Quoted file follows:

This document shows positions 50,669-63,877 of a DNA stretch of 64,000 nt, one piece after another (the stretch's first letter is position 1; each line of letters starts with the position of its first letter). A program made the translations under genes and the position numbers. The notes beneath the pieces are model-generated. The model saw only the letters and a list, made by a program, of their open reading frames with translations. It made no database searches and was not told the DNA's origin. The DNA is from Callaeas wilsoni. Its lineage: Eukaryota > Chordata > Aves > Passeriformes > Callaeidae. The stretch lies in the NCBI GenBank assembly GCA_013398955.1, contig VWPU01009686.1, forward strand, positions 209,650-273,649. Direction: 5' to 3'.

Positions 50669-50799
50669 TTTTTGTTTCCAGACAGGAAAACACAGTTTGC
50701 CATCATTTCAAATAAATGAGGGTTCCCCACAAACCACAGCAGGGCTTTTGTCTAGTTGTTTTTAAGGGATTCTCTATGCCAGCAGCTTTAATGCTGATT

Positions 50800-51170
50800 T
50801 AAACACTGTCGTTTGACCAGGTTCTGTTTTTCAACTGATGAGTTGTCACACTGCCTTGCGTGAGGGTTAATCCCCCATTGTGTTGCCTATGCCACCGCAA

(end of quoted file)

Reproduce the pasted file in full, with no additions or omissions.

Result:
This document shows positions 50,669-63,877 of a DNA stretch of 64,000 nt, one piece after another (the stretch's first letter is position 1; each line of letters starts with the position of its first letter). A program made the translations under genes and the position numbers. The notes beneath the pieces are model-generated. The model saw only the letters and a list, made by a program, of their open reading frames with translations. It made no database searches and was not told the DNA's origin. The DNA is from Callaeas wilsoni. Its lineage: Eukaryota > Chordata > Aves > Passeriformes > Callaeidae. The stretch lies in the NCBI GenBank assembly GCA_013398955.1, contig VWPU01009686.1, forward strand, positions 209,650-273,649. Direction: 5' to 3'.

Positions 50669-50799
50669 TTTTTGTTTCCAGACAGGAAAACACAGTTTGC
50701 CATCATTTCAAATAAATGAGGGTTCCCCACAAACCACAGCAGGGCTTTTGTCTAGTTGTTTTTAAGGGATTCTCTATGCCAGCAGCTTTAATGCTGATT

Positions 50800-51170
50800 T
50801 AAACACTGTCGTTTGACCAGGTTCTGTTTTTCAACTGATGAGTTGTCACACTGCCTTGCGTGAGGGTTAATCCCCCATTGTGTTGCCTATGCCACCGCAA